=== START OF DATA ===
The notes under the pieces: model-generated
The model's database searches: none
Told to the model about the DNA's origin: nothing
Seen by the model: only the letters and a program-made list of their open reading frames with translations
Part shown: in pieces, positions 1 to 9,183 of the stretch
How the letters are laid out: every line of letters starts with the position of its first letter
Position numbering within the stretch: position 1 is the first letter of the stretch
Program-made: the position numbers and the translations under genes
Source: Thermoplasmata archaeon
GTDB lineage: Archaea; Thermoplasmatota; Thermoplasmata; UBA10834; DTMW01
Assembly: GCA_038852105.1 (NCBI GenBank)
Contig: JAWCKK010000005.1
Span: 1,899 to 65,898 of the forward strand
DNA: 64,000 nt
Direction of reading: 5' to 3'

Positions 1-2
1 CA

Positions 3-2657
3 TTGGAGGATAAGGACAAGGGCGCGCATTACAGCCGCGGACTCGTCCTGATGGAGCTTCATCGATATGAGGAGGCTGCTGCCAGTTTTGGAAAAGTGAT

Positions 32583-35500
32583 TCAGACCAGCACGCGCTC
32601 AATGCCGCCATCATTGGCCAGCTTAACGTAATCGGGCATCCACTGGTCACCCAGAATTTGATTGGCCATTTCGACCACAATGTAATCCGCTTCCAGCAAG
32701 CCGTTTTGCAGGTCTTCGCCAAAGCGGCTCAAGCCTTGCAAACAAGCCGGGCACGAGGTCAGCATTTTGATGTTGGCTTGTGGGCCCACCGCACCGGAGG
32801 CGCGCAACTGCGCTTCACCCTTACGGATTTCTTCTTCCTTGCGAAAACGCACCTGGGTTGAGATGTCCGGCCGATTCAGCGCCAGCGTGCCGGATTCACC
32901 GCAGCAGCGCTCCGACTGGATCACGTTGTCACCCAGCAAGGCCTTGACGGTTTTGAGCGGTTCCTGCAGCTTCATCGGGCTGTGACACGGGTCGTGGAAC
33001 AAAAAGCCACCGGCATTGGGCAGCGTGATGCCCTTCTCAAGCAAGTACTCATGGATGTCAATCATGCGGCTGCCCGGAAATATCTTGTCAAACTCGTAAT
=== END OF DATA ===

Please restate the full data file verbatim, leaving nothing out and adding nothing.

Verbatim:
The notes under the pieces: model-generated
The model's database searches: none
Told to the model about the DNA's origin: nothing
Seen by the model: only the letters and a program-made list of their open reading frames with translations
Part shown: in pieces, positions 1 to 9,183 of the stretch
How the letters are laid out: every line of letters starts with the position of its first letter
Position numbering within the stretch: position 1 is the first letter of the stretch
Program-made: the position numbers and the translations under genes
Source: Thermoplasmata archaeon
GTDB lineage: Archaea; Thermoplasmatota; Thermoplasmata; UBA10834; DTMW01
Assembly: GCA_038852105.1 (NCBI GenBank)
Contig: JAWCKK010000005.1
Span: 1,899 to 65,898 of the forward strand
DNA: 64,000 nt
Direction of reading: 5' to 3'

Positions 1-2
1 CA

Positions 3-2657
3 TTGGAGGATAAGGACAAGGGCGCGCATTACAGCCGCGGACTCGTCCTGATGGAGCTTCATCGATATGAGGAGGCTGCTGCCAGTTTTGGAAAAGTGAT

Positions 32583-35500
32583 TCAGACCAGCACGCGCTC
32601 AATGCCGCCATCATTGGCCAGCTTAACGTAATCGGGCATCCACTGGTCACCCAGAATTTGATTGGCCATTTCGACCACAATGTAATCCGCTTCCAGCAAG
32701 CCGTTTTGCAGGTCTTCGCCAAAGCGGCTCAAGCCTTGCAAACAAGCCGGGCACGAGGTCAGCATTTTGATGTTGGCTTGTGGGCCCACCGCACCGGAGG
32801 CGCGCAACTGCGCTTCACCCTTACGGATTTCTTCTTCCTTGCGAAAACGCACCTGGGTTGAGATGTCCGGCCGATTCAGCGCCAGCGTGCCGGATTCACC
32901 GCAGCAGCGCTCCGACTGGATCACGTTGTCACCCAGCAAGGCCTTGACGGTTTTGAGCGGTTCCTGCAGCTTCATCGGGCTGTGACACGGGTCGTGGAAC
33001 AAAAAGCCACCGGCATTGGGCAGCGTGATGCCCTTCTCAAGCAAGTACTCATGGATGTCAATCATGCGGCTGCCCGGAAATATCTTGTCAAACTCGTAAT